Respondent determined that petitioner's underpayment of tax for 1987 was due to negligence or disregard of rules or regulations and that petitioner was therefore liable for the additions to tax provided by section 6653(a)(1)(A) and (B). 18 Since respondent does not argue on brief that petitioner disregarded rules or regulations, we will consider only the question of petitioner's alleged negligence in deciding whether respondent's determination is to be sustained. Negligence is defined as a lack of due care or a failure to act as a reasonable person would under the circumstances. Leuhsler v. Commissioner [92-2 USTC ╤ 50,374], 963 F.2d 907, 910 (6th Cir. 1992), affg. [Dec. 47,304(M)] T.C. Memo. 1991-179.

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18 The addition provided by sec. 6653(a)(1)(A) is equal to five percent of the underpayment for the tax year if any portion of the underpayment is due to negligence. The addition provided by sec. 6653(a)(1)(B) is equal to 50 percent of the interest due on the portion of the underpayment attributable to negligence. We note that sec. 6653(g) is potentially applicable to the instant case. Sec. 6653(g) provides for the imposition of the addition to tax for negligence with respect to an underpayment resulting from omission of an item required to be reported on an information return unless the taxpayer shows by clear and convincing evidence that he or she was not negligent in omitting the item. The items of income omitted from petitioner's 1987 gross income (namely, the interest on the escrow account and the proceeds from the sale of petitioner's residence) are required to be so reported. Secs. 6049(a), 6045(a), (e). However, respondent has not relied on sec. 6653(g) in support of her determination, and we therefore will not consider it.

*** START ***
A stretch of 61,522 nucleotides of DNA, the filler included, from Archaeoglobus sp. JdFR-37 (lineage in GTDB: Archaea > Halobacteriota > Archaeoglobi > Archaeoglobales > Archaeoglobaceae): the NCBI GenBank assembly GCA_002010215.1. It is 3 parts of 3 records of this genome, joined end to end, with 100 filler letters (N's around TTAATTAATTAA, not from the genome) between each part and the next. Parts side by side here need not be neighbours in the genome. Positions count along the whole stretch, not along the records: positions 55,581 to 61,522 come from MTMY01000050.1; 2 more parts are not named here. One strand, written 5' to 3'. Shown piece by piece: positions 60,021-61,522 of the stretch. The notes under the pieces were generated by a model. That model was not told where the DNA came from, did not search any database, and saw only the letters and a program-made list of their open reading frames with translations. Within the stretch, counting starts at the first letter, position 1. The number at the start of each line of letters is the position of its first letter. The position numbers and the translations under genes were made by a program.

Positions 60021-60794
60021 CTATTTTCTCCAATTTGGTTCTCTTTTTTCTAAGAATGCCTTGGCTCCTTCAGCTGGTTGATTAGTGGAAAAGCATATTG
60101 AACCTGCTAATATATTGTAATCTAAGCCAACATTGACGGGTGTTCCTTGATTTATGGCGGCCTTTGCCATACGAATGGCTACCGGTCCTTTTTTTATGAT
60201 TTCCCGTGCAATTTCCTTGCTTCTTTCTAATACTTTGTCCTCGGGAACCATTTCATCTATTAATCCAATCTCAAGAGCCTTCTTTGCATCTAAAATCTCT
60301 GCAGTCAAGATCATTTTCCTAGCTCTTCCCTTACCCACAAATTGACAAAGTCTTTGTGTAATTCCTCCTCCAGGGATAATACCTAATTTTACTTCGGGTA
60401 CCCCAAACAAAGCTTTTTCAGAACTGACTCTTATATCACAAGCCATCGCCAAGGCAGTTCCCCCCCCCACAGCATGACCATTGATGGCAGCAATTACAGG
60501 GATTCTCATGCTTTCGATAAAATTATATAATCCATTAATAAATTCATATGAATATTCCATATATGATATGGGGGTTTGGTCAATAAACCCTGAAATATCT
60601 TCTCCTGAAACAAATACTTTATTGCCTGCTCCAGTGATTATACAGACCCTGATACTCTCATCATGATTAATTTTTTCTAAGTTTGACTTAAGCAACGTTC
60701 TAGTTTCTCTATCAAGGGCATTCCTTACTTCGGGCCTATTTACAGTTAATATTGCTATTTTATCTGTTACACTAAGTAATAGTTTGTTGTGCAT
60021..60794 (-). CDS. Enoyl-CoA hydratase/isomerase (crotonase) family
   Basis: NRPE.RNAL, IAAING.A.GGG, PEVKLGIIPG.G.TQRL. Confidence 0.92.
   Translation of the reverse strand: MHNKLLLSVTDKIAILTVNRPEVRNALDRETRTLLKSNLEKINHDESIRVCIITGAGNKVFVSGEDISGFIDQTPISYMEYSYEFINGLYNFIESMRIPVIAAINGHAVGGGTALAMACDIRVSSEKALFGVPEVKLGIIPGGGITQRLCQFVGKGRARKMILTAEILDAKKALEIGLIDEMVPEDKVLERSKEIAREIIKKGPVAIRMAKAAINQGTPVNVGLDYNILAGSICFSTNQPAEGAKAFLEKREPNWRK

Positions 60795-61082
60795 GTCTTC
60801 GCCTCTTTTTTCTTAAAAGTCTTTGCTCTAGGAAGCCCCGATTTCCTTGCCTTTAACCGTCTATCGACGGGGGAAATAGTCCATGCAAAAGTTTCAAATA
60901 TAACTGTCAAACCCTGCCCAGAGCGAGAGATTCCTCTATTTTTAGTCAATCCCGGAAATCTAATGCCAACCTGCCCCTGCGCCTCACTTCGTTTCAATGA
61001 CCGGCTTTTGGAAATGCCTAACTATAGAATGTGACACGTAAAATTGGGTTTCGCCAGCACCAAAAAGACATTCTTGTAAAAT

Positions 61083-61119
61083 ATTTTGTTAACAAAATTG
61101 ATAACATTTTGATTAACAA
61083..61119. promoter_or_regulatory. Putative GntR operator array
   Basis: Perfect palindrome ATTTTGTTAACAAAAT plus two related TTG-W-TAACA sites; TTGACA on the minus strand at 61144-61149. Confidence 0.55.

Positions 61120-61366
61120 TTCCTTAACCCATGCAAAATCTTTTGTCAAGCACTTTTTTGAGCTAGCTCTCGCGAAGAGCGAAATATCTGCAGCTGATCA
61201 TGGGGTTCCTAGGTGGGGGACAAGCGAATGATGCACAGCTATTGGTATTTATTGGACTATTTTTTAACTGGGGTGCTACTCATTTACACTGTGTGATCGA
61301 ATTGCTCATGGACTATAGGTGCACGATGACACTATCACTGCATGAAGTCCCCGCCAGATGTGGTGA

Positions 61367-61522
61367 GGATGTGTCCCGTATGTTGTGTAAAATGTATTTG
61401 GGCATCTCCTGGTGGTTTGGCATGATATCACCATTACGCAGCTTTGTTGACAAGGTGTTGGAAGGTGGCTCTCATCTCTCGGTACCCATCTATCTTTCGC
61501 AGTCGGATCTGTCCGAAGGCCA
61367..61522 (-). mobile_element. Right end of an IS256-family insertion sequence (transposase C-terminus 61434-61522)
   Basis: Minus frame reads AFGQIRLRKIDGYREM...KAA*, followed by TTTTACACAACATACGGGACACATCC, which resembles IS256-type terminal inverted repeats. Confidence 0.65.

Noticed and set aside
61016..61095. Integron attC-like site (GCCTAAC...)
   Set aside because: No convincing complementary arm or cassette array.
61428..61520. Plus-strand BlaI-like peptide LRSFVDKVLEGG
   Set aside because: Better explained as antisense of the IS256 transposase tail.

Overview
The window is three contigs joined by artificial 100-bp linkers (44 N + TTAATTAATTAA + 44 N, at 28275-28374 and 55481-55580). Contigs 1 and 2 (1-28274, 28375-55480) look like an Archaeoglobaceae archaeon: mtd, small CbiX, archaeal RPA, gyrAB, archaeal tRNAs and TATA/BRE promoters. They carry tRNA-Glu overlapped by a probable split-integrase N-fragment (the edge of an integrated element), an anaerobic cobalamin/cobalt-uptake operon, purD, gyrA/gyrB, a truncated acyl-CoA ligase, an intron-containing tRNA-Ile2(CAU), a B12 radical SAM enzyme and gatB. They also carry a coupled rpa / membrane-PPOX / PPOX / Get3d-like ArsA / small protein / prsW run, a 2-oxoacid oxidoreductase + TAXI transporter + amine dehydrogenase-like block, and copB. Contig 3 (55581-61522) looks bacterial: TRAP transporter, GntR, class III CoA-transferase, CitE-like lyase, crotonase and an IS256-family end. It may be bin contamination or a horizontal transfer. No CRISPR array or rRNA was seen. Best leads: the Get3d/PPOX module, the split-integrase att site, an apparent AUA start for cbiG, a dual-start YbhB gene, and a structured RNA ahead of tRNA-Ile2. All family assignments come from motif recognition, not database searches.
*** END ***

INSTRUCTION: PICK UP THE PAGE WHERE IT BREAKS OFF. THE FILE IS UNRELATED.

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Petitioner's underpayment for the year at issue results from four items: (1) Her share of the gain realized from the sale of the residence; (2) her share of the interest earned during 1987 on the escrow account; (3) her claim of head of household filing status; and (4) the earned income credit disallowed by respondent. Petitioner has advanced arguments on brief insofar as the additions to tax for negligence are concerned only with respect to her omission of a share of the gain on the sale of the residence. She has not made any argument concerning those additions with respect to the unreported interest, which she admitted should have been included in her gross income, or the other items giving rise to the underpayment for 1987. We therefore will treat petitioner as having conceded that at least a portion of her 1987 underpayment is attributable to negligence. Accordingly, we sustain respondent's determination with respect to the five percent addition to tax imposed by section 6653(a)(1)(A).